Saturday, 18 January 2014

Whickham 1 West Auckland 3 (aet)

FA Vase, fourth round
Attendance: 341
I'd wanted to visit Whickham FC (in a small town near Gateshead) ever since seeing a pic of a rainbow over their stand in When Saturday Comes. Their big Vase tie today was a golden opportunity. They’ve passed this way before, though, and well beyond. Whickham won the competition in 1981 and were twice semi-finalists in the same era. It's always a bit disappointing when a Vase draw pairs teams from the same League but, in West Auckland - bookies’ favourites for the Vase, 2012 finalists and beaten once only in the League this season - I was guaranteed a passionate contest and a relatively big crowd.

I was a bit confused on arrival at what looked like a municipal sports ground. Furthermore, a sign referred to Hebburn, “FA Vase QR” and “6/9” which, on subsequent investigation, proved to refer to the qualifying round when this cup run started four months ago. Spotting some gold and black West Auckland scarves, I confidentally strode to the garden shed that it is the entry to the ground. The fella within called pounds “punds”. I love the north-east accent. Later, when the linesman called out to the players to explain a decision, the man next to me said: “Can tell he’s not from round here”. I felt foreign.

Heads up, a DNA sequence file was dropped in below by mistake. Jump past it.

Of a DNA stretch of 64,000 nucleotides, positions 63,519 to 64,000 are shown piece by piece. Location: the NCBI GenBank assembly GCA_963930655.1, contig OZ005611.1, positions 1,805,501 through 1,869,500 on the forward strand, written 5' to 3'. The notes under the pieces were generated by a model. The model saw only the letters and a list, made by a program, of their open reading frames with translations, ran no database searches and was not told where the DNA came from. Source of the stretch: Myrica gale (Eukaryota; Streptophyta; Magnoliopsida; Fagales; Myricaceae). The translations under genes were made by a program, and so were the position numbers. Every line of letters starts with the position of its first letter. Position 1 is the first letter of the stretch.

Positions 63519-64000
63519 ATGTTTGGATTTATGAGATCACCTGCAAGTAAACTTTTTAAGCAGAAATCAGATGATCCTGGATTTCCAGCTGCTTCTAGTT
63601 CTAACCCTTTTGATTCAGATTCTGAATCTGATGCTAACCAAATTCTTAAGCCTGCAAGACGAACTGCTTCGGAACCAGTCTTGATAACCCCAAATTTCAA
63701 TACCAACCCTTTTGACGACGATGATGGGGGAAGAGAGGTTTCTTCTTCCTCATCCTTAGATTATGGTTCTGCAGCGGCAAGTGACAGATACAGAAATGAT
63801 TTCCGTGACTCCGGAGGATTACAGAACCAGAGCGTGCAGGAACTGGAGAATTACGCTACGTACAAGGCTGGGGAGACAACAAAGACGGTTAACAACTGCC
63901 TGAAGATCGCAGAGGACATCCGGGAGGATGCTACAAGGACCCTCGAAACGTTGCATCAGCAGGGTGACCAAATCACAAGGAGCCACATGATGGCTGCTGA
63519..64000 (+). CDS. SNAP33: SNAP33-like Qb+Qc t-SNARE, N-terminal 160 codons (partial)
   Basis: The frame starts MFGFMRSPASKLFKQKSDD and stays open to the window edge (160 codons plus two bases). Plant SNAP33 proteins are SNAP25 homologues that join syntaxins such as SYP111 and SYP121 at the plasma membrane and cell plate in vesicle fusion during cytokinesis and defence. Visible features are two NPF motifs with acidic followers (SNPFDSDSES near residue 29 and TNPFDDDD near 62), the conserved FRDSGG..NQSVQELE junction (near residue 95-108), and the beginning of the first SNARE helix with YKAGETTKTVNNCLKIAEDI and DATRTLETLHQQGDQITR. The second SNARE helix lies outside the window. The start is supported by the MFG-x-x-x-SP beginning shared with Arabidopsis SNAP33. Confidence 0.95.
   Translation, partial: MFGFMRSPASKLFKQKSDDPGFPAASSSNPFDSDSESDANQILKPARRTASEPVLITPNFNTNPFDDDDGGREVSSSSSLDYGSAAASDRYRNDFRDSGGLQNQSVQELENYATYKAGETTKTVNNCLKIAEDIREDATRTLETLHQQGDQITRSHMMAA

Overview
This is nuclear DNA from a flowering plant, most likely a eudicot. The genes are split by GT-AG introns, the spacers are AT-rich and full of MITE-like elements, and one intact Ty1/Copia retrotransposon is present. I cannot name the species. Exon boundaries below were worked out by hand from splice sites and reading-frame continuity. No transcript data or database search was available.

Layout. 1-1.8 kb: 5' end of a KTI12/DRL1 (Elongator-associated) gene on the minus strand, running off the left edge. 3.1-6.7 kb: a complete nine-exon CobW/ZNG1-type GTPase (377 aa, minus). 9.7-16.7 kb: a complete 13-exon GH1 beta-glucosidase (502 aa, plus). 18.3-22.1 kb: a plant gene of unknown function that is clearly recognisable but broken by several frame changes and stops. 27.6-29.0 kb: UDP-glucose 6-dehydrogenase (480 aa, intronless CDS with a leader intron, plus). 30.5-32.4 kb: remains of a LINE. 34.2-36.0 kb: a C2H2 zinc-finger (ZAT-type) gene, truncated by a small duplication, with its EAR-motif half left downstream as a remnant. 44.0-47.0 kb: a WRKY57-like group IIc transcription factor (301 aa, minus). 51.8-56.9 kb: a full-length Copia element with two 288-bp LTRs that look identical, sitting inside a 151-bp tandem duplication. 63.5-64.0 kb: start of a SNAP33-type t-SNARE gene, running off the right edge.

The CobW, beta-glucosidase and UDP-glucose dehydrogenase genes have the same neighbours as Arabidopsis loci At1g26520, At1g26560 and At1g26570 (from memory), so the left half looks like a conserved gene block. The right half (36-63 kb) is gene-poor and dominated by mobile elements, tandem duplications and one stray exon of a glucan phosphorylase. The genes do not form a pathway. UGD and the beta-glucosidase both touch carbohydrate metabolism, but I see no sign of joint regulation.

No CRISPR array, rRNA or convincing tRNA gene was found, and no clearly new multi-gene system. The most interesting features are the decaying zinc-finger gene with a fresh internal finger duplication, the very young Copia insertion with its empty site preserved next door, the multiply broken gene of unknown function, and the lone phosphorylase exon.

First impressions of The Glebe? Ah. Well. It’s essentially  a railed pitch, open on three sides, one of them bordering a cricket pitch (see above). There is, of course, that one stand, sited curiously behind a goal, but the quaint home-made sign on the fascia has been upgraded since the pic I’d seen was taken and there was about as much chance of a rainbow today as the two teams about to play in black and white stripes and all white representing Newcastle and Real Madrid.  Cold, grey and drizzly too. I was so glad I hadn’t brought my young son with me. The programme revealed that extra-time would follow if the teams were level at 90 mins and, even before kick-off, I had a feeling what fate had in store …

The first major chance of the match didn’t come until 30 mins. Campbell of West Auckland beat the offside trip but blasted wide despite having plenty of time. A similar burst through by the same player just before half-time gave the visitors the lead. Whickham, one division below West Auckland, battled on valiantly, though, very much stayed in the match and got a deserved equaliser on 75 mins when a cross from the right was jabbed in from close range.

Full time: 1-1. I wasn’t the only neutral in the ground not wanting extra-time. The fourth official wanted to pee. Amazing what you find out standing between the dugouts. Too much information, in some respects. It was a family affair for the Whickham manager. His wife and kids stood right behind him and the barrier, one of them asking why “that man has a flag”. A Whickham player appeared to be elbowed in the face and all sorts of remonstrations followed from the bench. In the professional leagues all you get is a sanitised, media trained account of the game from the manager after the final whistle; at this level, providing you’re standing in the right place, you get it as a live stream.